FIFA World Cup has an elec­tric at­mos­phere


EA SPORTS have man­aged to, yet again, cap­ture the essence of a World Cup al­most flaw­lessly. The flashy, car­ni­val-like the­atrics of the im­mi­nent World Cup in Brazil have been de­scribed bril­liantly in EA Sports lat­est FIFA ti­tle, and al­though some core me­chan­ics have been tweaked, it's the over­all pre­sen­ta­tion that makes 2014 FIFA World Cup Brazil a ti­tle worth pick­ing up.

As op­posed to the per­fectly formed ef­fi­ciency of the yearly FIFA ti­tles, it seems that vi­brant and flashy pre­sen­ta­tion is to take cen­tre stage in this years World Cup game. Tick­er­tape cel­e­bra­tions, low cam­era swoops and gaudily dressed fans will make reg­u­lar ap­pear­ances through­out the ti­tle, whilst scor­ing goals will prompt cut­away shots to scream­ing fans watch­ing on big screens around the world.

Even the menus man­age to cap­ture the elec­tric at­mos­phere of the Brazil­ian tour­na­ment. Daubed in splashes of trop­i­cal colour, it does well to mimic the gen­eral theme of the me­dia cov­er­age of the world cup and is vi­brant enough to draw in even the most ca­sual foot­ball fan.

In many ways that fits with the tar­get au­di­ence - the play­ers who may not be in­vested enough in the sport at a do­mes­tic level to buy the an­nual edi­tions of FIFA, but wish to en­hance the ex­pe­ri­ence of watch­ing the tour­na­ment, to re­play matches that have just fin­ished to get a dif­fer­ent out­come, for the em­pow­er­ing sen­sa­tion of hav­ing rewrit­ten his­tory.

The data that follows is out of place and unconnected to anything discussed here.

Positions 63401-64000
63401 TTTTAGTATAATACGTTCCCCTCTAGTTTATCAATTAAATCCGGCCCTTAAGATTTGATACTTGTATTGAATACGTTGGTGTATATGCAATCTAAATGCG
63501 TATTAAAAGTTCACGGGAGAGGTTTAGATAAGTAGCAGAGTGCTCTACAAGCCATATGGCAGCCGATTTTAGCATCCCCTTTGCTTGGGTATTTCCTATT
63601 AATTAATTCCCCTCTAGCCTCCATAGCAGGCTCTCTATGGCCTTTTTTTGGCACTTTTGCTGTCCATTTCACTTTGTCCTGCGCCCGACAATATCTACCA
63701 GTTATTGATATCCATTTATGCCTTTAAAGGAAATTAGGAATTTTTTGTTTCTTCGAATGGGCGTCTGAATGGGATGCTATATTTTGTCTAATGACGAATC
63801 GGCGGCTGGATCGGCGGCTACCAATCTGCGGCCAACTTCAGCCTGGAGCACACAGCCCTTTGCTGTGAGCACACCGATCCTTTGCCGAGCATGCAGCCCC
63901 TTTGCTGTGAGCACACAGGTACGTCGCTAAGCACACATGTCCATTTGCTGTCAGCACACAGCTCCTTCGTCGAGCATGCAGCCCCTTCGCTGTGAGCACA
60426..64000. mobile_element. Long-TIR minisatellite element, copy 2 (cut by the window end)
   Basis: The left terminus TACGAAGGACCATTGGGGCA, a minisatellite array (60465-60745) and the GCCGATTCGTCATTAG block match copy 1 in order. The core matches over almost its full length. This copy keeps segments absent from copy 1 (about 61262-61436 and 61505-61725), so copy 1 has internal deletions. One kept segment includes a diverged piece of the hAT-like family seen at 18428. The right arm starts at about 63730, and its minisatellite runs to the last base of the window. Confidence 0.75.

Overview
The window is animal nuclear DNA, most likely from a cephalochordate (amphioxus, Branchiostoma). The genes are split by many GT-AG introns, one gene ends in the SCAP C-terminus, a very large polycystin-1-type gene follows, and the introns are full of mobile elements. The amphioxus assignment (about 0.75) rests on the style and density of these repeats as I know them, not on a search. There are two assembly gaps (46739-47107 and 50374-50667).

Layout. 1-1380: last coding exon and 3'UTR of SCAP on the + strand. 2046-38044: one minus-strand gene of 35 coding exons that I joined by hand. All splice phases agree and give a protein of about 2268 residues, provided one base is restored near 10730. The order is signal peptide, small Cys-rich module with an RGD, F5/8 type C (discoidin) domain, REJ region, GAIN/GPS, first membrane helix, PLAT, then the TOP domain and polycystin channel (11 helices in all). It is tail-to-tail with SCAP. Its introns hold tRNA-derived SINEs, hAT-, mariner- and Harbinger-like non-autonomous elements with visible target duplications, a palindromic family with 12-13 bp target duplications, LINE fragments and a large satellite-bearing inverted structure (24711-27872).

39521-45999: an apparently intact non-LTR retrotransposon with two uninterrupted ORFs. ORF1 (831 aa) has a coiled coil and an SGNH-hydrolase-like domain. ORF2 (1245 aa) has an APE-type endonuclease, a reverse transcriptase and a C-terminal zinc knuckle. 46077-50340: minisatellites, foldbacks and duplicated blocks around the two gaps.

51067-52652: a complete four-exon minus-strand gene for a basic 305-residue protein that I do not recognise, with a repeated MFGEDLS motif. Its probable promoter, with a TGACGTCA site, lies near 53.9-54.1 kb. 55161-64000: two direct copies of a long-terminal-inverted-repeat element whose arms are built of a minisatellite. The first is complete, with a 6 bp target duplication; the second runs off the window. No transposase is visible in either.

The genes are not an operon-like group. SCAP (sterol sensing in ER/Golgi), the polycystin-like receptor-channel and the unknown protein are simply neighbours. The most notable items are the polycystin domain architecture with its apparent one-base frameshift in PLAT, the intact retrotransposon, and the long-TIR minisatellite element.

Fun­da­men­tally, it re­mains much the same ti­tle. Penalty tak­ing has, how­ever, been sim­pli­fied - prob­a­bly a sen­si­ble change con­sid­er­ing the tar­get au­di­ence, but still a lit­tle bit of a cop-out for hard­core fans. You can now ad­just set-piece tac­tics to put more pres­sure on the goalie, or guide run­ners to the near post for flick-ons, though the re­sults are in­con­sis­tent.

One of the par­tic­u­larly wel­come fea­tures in­cluded in this in­stal­ment is the World Cup Qual­i­fiers mode, al­low­ing you to ei­ther play your en­tire team or cap­tain in­du­vid­ual play­ers as you guide your coun­try of choice through the qual­i­fy­ing rounds and on to World Cup great­ness.

An­other wel­come in­clu­sion is EA Talk Ra­dio, which gives you a choice of pre­sent­ing duos who'll idly chat about the tour­na­ment and the sport in gen­eral while you nav­i­gate through the menu sys­tem - this adds to the im­mer­sion of the game in a big way and is an ex­cit­ing fea­ture.

2014 FIFA World Cup Brazil might feel like a step back to any­one com­ing from the next-gen ver­sions of FIFA 14, but for those who haven't yet up­graded, it rep­re­sents an im­prove­ment on the an­nual re­lease, and a shoe-in for any se­ri­ous FIFA fan. Even non-FIFA fans can feel at home in this re­lease which adds a healthy dose of style over the usual sub­stance.

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